Pictured below is a common example. If net staffing, sometimes called 'coverage', is projected to be negative for one interval, there is a good chance that part of that volume will overflow to the next interval. On the other hand, many scheduling tools aim to hit service-level goals by establishing staffing requirements for each interval in isolation. A real-time analyst knows about overflow (and other anomalies) first-hand. Bringing this knowledge into the scheduling function ensures that the schedules tempers theory with reality.


Similarly, schedulers experience the realities of hours of operations, geographic differences in the types of schedules employees can work, labor rules, diverse business requirements, and so on. They engage with the operations team to align staffing numbers with forecast demand. The forecasting role is very data-intensive, and with this added experience, a scheduling-trained forecaster can ensure all of these factors are taken into account when forecasting. This is especially true if the forecaster has been both a scheduler and a real-time analyst in your business. They really understand how things actually work from end to end, not just how they are supposed to work. In the age of machine-learning automated forecasting, the ability to apply business intelligence is more important than ever.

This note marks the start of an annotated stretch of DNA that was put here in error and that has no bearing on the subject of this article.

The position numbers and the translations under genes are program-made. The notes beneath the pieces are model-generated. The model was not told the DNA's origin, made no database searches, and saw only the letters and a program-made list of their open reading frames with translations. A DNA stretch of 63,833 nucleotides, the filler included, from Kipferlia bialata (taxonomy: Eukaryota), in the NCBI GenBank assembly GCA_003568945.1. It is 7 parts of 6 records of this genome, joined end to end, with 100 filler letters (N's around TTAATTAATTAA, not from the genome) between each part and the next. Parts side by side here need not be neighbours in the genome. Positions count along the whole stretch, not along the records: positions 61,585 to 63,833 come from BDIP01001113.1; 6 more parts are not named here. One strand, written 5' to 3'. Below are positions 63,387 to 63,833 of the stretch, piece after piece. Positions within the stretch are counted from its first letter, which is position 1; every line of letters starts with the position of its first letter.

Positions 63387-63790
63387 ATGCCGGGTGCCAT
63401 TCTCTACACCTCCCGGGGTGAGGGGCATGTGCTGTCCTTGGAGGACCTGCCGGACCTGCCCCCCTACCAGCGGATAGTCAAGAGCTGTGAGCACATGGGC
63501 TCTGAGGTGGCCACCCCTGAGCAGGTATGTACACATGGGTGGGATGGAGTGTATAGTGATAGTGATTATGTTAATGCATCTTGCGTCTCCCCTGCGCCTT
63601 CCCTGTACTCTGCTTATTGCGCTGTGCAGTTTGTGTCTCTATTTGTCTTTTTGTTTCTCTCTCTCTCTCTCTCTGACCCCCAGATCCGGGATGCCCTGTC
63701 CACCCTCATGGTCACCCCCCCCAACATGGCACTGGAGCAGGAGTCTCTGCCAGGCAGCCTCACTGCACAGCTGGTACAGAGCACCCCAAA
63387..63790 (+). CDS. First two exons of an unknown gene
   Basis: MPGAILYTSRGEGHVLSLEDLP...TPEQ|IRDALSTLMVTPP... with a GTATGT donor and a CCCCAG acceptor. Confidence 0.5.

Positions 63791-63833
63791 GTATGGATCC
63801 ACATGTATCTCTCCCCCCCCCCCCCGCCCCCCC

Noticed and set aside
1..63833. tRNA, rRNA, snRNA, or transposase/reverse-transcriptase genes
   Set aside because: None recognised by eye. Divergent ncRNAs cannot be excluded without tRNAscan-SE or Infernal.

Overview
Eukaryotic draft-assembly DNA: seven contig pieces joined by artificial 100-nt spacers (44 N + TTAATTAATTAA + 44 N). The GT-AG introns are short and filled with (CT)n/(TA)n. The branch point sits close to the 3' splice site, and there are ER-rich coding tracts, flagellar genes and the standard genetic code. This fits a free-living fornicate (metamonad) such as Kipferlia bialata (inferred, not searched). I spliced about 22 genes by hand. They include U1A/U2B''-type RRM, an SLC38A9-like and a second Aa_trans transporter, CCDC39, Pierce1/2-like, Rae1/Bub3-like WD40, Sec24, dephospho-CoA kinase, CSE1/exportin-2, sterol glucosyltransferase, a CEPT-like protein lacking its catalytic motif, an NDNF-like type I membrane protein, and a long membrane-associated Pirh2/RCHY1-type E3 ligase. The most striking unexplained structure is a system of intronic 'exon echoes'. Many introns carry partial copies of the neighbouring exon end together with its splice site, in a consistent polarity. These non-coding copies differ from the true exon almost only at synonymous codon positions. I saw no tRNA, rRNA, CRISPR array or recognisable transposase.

Identifying the roles and career paths within the workforce management team is an important prerequisite to developing bench strength. People who aspire to move into the workforce management team need to know that there is a planner career path. Employee mobility is a key part of having an engaged workforce, and the best employees are more likely to join workforce management if they see that path. Another reason for having clear roles and responsibilities is that it allows you to carve out portions of this work for aspiring workforce management professionals to do so they can gain experience.